Thursday, April 26, 2007

"Nobody wants to believe we pick on our older people."

Elderly being abused By FAYE ADAMS - Eastern Courier Wednesday, 25 April 2007

A new case of an elderly person suffering abuse or neglect is discovered on average every two weeks.

And Counties Manukau Age Concern says that is just the tip of the iceberg in the district.

The charity aims to raise awareness about what might be a growing problem across the country as the population ages.

Last month Counties Manukau staff received 14 inquiries about suspected abuse cases - four were later confirmed.

Six hundred victims of elder abuse, which is classified as harm at the hands of someone they trust, were dealt with nationally by Age Concern in 2006.

Incidents can range from psychological or physical abuse to financial maltreatment or neglect.

Elder abuse and neglect coordinator Janenne Nicholson says many more go unreported, partly because it is still a taboo subject.

"It's very much like child abuse. It's not talked about.

"Nobody wants to believe we pick on our older people."

The organisation has likened the issue to domestic violence in the 1970s or child abuse in the 1980s, when the size and severity of the problem was questioned and some doubted it existed.

"It occurs behind closed doors," says Ms Nicholson. "

Counties Manukau has found one of the most prevalent forms of abuse is financial. That can be accompanied by psychological pressure.

The most common offenders are the older person's own children.

Abuse can be caused by a lack of understanding about legal responsibilities such as enduring power of attorney, or spending the parent's money in the belief "it's what they would have wanted".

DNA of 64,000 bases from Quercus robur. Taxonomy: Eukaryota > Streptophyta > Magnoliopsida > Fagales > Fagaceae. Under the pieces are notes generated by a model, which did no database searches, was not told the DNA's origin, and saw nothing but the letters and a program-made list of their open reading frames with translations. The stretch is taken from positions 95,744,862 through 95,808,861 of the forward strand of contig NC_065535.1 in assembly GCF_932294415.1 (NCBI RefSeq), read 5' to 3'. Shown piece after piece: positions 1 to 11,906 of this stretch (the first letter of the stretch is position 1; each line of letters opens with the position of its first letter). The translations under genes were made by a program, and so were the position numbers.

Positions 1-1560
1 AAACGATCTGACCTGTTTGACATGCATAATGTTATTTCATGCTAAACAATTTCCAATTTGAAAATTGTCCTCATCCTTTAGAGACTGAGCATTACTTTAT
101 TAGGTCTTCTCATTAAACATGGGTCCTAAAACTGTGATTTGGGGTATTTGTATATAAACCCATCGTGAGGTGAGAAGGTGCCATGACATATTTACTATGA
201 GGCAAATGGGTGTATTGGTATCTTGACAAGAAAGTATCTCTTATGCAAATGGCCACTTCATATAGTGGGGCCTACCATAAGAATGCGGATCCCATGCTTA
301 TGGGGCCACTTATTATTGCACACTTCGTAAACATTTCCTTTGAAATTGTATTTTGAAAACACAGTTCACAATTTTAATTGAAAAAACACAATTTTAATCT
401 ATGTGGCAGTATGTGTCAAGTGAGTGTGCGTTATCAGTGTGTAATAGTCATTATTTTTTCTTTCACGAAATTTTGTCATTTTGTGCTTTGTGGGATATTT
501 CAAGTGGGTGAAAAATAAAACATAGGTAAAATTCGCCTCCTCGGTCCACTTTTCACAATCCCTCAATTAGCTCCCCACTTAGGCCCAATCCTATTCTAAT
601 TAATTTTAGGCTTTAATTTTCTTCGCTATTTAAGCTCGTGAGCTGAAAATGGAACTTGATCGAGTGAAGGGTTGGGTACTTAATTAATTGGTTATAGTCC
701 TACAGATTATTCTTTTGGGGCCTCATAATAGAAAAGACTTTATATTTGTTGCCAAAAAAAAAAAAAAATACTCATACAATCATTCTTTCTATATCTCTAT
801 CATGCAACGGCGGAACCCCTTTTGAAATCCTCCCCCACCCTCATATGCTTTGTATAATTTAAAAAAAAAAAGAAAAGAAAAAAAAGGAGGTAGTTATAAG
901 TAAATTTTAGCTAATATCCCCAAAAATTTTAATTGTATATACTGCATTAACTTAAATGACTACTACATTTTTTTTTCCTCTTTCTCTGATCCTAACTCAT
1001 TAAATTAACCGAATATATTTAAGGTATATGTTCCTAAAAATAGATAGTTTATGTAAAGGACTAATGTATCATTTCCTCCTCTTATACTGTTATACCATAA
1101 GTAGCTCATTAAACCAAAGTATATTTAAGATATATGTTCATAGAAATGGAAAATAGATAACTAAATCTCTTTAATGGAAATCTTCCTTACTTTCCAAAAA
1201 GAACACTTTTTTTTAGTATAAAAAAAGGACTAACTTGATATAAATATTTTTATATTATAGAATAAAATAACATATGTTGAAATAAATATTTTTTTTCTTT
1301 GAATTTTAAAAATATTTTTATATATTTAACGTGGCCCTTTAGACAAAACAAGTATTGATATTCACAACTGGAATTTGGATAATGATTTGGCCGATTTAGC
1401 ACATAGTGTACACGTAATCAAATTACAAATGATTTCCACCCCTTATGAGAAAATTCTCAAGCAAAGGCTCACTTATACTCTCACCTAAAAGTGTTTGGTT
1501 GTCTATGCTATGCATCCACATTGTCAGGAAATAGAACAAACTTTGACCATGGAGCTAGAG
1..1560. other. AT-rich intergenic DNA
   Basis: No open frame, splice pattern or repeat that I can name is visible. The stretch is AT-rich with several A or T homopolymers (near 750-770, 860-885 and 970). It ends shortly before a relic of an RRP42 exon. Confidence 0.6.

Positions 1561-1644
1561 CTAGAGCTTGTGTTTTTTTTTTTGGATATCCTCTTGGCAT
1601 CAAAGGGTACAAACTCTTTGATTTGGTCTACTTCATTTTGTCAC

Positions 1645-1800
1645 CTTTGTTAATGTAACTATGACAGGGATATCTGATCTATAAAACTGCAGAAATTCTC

Other factors are a lack of knowledge about a person's right to make decisions or their mental abilities.

Another frequent form of abuse is psychological, which can be verbal intimidation or harassment.

"A number of older people are told they are useless and a burden on society." They then tell us the same thing, that: 'I'm useless, I can't do this any more and I'm no good to my family'.

"Withholding affection happens. They are told they're not allowed to see their grandchildren any more."

Last year Age Concern took part in the first World Elder Abuse Day. It also runs an education programme for social workers, nurses or staff in residential facilities.

They highlight signs that might be masked by ageing, such as weight loss or bruises that might be mistaken for liver spots There is also hope that when baby boomers hit their senior years things may change.

"They are more likely to speak out," says Ms Nicholson. "This generation has come through the war and Depression, where you didn't complain because it didn't do any good."

For information, contact Age Concern field worker Yvonne Glassborow, phone: 279-4331.

Caption and bold mine for emphasis abridged for EA read it all here >>

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